ICC Cricket World Cup 2011 / Features
The Maxwell phenomenon
Glenn Maxwell has been outstanding in the T20 format, combining perfectly the art of low dot-ball and high boundary percentage
April 25, 2014
In the first ten matches of IPL 2014, there's little doubt that the one player who has created the biggest buzz has been Glenn Maxwell. In three innings he has amassed 279 runs off 131 balls, twice scoring 95 off 43 balls in the space of five days - as if it was the most normal thing to do - and once hitting 89 off 45 in between. His frenetic hitting has brought him almost twice as many runs as any other batsman in the first week - the next-highest after ten games is Dwayne Smith with 145. It's also ensured that Kings XI Punjab - the franchise he is playing for this season - have struck 30 sixes in three matches, with 17 of them coming off Maxwell's bat; the only other team with more sixes than Maxwell is Chennai Super Kings, with 18.
He has had some luck but he has ridden it well, leaving the bowlers wondering how to take his wicket, and leaving Mumbai Indians wondering why they let him go after having him for a season in 2013 - Maxwell only played three IPL games for them last year. In the current season, Mumbai are languishing on all fronts, including the sixes count - they are at the bottom with a grand total of two from two games.
Maxwell's three scores this season are, incidentally, his three highest scores in T20 matches: coming into this year's IPL, Maxwell had played 62 innings in T20 cricket, and his highest had been 82, for Melbourne Stars against Sydney Sixers in a Big Bash game in 2012. In his five previous innings in the IPL - two for Delhi Daredevils in 2012 and three last year for Mumbai - he had scored 42 runs at an average of 14 and a strike rate of 110.52. Those are unrecognisable from the kind of stats he has notched up so far this year.
In fact, since the start of the 2013-14 season, Maxwell has taken his T20 game up a notch. In his last 20 innings, he has scored five fifties, averaged 38.72, and scored at a strike rate of 200.86. Before this IPL blitz, he had two other high-impact innings during this period: in the Big Bash against Melbourne Renegades, he scored a 28-ball 58 with six sixes, while in the World T20 against Pakistan a month ago, he blasted 74 off 33, though Australia still contrived to lose that one. In his first 45 T20 innings, by contrast, he scored 777 runs - just 80 more than he has scored in his last 20 - at an average of 20 and a strike rate of 140.
In his T20 career so far, Maxwell has already played in the leagues in Australia, England and India, apart from playing 21 matches for Australia. He's clearly a star in this format, but his first-class record - four centuries and 11 fifties in 46 innings - suggests he'll be looking to add to his current tally of two Test matches.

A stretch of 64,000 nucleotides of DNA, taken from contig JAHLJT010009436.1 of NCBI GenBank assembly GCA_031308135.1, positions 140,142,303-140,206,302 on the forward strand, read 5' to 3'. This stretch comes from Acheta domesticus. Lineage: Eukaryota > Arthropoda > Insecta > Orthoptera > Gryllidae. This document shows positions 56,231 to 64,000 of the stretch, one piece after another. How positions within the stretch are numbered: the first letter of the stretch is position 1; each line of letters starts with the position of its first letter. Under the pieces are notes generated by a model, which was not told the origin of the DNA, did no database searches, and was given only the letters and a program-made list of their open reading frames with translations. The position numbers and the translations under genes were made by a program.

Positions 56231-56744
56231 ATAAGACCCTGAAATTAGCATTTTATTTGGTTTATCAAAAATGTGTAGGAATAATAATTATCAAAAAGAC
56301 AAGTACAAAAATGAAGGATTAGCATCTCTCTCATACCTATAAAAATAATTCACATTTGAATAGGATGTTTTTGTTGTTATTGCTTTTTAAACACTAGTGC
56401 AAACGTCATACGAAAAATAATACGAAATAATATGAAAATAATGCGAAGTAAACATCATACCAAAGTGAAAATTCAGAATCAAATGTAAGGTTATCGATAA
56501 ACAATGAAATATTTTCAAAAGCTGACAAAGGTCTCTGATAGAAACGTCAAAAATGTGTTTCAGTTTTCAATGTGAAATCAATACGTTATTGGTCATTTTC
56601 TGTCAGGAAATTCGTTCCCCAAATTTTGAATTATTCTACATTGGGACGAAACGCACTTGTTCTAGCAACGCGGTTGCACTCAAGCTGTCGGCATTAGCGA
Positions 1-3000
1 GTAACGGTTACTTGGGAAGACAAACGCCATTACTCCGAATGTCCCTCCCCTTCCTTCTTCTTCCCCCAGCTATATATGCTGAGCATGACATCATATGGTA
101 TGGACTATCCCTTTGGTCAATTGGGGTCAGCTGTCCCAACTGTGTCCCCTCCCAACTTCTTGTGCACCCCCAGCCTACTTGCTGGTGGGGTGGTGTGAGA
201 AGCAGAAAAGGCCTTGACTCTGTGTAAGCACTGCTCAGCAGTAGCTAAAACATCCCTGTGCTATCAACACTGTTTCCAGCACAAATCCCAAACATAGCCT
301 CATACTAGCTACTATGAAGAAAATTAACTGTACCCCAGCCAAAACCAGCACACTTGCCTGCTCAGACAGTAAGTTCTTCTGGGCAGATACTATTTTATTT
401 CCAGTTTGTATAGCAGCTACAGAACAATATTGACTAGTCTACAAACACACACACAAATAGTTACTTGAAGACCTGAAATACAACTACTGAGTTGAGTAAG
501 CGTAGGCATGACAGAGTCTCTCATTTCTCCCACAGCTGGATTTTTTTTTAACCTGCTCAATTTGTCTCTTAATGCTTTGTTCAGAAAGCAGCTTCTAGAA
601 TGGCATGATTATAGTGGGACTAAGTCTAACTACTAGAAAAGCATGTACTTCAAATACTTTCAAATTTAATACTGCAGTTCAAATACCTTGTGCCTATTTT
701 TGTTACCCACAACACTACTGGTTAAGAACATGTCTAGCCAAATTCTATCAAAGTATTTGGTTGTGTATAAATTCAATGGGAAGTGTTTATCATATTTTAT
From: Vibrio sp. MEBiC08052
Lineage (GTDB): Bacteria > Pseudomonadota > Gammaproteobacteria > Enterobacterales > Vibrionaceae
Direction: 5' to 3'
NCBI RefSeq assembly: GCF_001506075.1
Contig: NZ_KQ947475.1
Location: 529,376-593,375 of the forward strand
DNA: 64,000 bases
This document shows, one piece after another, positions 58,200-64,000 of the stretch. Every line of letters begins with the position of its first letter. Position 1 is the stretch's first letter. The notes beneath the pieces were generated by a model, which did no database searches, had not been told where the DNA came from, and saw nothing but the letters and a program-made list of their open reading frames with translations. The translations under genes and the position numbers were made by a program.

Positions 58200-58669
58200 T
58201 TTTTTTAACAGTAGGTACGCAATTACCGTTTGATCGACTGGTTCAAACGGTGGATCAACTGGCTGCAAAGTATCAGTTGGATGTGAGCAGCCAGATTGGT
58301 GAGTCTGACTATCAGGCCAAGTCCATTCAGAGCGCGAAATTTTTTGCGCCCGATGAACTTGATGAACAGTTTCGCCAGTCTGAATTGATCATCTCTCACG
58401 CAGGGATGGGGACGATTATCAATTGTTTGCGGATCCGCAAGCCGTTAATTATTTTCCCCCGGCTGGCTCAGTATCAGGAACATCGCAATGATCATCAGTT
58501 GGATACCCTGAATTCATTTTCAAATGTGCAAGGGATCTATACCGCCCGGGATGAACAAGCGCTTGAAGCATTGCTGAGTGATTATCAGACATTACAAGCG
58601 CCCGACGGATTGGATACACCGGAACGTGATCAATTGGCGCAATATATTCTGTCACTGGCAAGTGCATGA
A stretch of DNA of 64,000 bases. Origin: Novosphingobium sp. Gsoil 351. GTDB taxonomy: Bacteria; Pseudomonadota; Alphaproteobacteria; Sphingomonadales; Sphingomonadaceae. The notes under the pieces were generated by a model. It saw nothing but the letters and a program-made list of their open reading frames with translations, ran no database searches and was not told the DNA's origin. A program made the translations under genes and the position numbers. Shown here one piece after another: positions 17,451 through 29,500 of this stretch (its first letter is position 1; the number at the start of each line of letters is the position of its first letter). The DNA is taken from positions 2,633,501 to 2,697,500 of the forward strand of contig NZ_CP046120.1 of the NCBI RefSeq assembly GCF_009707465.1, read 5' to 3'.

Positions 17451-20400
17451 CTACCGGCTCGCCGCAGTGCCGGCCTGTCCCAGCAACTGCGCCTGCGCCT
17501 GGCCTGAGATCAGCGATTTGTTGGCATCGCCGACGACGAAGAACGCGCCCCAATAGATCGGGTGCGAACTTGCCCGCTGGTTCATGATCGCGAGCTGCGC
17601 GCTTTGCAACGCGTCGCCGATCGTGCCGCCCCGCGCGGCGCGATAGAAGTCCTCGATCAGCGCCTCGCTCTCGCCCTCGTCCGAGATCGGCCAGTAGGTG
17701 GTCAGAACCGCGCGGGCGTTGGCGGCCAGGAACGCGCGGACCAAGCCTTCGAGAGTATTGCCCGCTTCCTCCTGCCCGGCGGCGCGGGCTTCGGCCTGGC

|IPL + CLT20||13||423||38.45||183.91||3|
|Twenty20 Cup (England)||15||321||26.75||148.61||2|
|Till Sep 2013||45||777||20.44||139.74||3|
|Since Oct 2013||20||697||38.72||200.86||5|
|Innings||Runs||Average||Strike rate||100s/ 50s|
|List A||44||1235||36.32||129.18||1/ 10|
One of the key tenets of T20 batting is to keep dot balls at a minimum, and that's something Maxwell has always managed superbly, and even more so over the last seven months. Overall in his T20 career, Maxwell's dot-ball percentage is about 35, and in the last seven months it's dropped even further, to 30. That means he is able to score off most deliveries he faces, which eases the pressure on the non-striker as well.
Along with a low dot-ball percentage, Maxwell's also scored a high percentage of his runs in boundaries - about 69% in his T20 career, and almost 77% in the last seven months. A combination of low dot-ball percentage and high boundary percentage is ideal in Twenty20 cricket, and that's something Maxwell has excelled in throughout his career, and even more so recently.
|Runs||Dismissals||Average||Strike rate||Dot %||Boundary %|
|Runs||Dismissals||Average||Strike rate||Dot %||Boundary %|
In the last seven months, no batsman has scored as many T20 runs as Maxwell, and none of the others in the top eight have a strike rate anywhere close to his: while Maxwell touches 200, the next-best among the top eight run-scorers is his Kings XI mate David Miller, who strikes at 150.
Most of the batsmen in the table below are specialists in the limited-overs format, but at No. 4 sits Hashim Amla, who hasn't done badly in the five-day format either. Maxwell's currently not one of the front runners for a place in the Australian Test team, but his recent first-class form has been outstanding as well: his four innings in 2014 read as follows - 94, 127, 119 and 4. His 127 came in the second innings for Victoria against New South Wales, in a team total of 186 after Victoria had been reduced to 9 for 6. Given his first-class record - especially his recent exploits - he could well get an opportunity to build on the two Tests he played in India last year. Till then, he can continue to make waves in the 20-over format.
|Batsman||Innings||Runs||Average||Strike rate||100/ 50s|
|Glenn Maxwell||20||697||38.72||200.86||0/ 5|
|Quinton de Kock||20||672||37.33||128.24||0/ 3|
|Aaron Finch||18||666||39.17||143.22||0/ 7|
|Hashim Amla||19||648||36.00||133.88||0/ 4|
|Anamul Haque||19||646||35.88||134.58||1/ 2|
|David Miller||24||629||41.93||150.47||0/ 6|
|JP Duminy||20||621||56.45||131.84||0/ 5|
|Kusal Perera||14||509||39.15||145.01||0/ 6|
S Rajesh is stats editor of ESPNcricinfo. Follow him on TwitterFeeds: S Rajesh
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